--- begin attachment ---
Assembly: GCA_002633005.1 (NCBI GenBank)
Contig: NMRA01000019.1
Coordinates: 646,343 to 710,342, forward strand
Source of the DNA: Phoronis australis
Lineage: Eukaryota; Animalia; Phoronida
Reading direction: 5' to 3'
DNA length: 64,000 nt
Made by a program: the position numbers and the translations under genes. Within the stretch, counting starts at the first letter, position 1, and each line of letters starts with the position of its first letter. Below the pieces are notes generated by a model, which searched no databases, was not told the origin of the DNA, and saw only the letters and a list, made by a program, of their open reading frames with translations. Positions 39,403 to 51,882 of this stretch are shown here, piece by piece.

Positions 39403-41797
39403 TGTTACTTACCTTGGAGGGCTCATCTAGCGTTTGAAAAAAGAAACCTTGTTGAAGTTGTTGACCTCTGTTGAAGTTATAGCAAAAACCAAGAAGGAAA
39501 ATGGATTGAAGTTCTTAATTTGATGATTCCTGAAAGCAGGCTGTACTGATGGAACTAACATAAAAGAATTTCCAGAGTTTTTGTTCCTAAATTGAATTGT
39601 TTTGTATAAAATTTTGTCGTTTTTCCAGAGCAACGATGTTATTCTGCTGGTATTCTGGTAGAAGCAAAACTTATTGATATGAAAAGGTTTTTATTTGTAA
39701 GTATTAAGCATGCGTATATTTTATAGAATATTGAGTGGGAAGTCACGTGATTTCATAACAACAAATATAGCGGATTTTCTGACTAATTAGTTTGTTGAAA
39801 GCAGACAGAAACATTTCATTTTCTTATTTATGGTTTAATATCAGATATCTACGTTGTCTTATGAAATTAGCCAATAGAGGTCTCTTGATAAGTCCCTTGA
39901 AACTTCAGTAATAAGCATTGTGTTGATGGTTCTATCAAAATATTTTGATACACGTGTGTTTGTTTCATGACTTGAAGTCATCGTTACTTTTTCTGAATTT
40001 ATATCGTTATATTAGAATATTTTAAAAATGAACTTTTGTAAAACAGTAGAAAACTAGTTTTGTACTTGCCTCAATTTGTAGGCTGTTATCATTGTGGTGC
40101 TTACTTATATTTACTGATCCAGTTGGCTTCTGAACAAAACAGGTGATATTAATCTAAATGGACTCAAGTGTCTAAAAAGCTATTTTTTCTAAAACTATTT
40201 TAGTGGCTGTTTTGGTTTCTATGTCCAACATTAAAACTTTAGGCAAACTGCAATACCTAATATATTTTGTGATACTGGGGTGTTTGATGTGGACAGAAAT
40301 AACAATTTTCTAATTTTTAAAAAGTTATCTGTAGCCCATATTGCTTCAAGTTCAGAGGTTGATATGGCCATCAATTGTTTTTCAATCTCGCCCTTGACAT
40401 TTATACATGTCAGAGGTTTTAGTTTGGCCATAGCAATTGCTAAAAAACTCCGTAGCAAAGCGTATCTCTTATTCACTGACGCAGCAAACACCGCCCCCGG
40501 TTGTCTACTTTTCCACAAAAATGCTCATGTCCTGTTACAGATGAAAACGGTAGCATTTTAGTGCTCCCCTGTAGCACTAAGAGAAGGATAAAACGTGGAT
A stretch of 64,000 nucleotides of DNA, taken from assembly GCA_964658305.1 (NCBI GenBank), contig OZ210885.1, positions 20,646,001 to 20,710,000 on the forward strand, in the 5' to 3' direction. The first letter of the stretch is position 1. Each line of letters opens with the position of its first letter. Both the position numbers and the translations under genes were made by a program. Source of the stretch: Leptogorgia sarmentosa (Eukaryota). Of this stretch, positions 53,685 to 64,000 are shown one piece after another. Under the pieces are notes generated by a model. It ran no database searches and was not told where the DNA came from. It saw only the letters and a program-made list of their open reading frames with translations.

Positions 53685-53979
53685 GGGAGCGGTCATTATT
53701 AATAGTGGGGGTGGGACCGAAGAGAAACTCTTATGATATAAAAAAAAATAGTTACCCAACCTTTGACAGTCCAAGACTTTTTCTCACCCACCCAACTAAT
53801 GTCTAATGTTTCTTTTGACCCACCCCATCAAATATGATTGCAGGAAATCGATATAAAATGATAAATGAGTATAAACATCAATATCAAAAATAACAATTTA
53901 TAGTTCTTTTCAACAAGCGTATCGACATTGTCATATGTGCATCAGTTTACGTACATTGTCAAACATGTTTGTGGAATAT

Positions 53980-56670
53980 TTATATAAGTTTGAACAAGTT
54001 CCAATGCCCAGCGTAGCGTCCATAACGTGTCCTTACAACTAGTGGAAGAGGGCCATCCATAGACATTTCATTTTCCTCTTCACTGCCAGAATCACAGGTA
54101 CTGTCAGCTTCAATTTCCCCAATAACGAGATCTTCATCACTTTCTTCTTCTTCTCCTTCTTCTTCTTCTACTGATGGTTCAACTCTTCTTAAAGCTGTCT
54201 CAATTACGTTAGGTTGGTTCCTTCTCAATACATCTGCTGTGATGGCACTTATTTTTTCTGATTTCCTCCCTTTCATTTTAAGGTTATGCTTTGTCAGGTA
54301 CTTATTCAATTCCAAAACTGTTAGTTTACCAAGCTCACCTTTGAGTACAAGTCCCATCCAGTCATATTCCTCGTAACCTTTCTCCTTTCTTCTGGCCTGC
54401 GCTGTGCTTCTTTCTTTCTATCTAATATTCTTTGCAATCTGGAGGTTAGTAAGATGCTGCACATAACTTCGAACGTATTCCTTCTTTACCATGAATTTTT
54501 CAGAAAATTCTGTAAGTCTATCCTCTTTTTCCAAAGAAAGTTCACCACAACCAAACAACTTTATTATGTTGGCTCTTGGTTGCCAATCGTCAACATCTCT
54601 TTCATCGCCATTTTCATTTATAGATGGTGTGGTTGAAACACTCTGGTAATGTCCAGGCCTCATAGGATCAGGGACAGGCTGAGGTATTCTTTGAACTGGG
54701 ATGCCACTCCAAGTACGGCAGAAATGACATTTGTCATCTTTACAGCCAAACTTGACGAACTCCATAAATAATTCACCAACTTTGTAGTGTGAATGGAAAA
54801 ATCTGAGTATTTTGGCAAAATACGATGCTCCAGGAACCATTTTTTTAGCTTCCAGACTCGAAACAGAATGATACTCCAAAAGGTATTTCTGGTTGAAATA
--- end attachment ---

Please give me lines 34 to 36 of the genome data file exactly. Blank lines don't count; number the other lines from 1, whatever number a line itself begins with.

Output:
54401 GCTGTGCTTCTTTCTTTCTATCTAATATTCTTTGCAATCTGGAGGTTAGTAAGATGCTGCACATAACTTCGAACGTATTCCTTCTTTACCATGAATTTTT
54501 CAGAAAATTCTGTAAGTCTATCCTCTTTTTCCAAAGAAAGTTCACCACAACCAAACAACTTTATTATGTTGGCTCTTGGTTGCCAATCGTCAACATCTCT
54601 TTCATCGCCATTTTCATTTATAGATGGTGTGGTTGAAACACTCTGGTAATGTCCAGGCCTCATAGGATCAGGGACAGGCTGAGGTATTCTTTGAACTGGG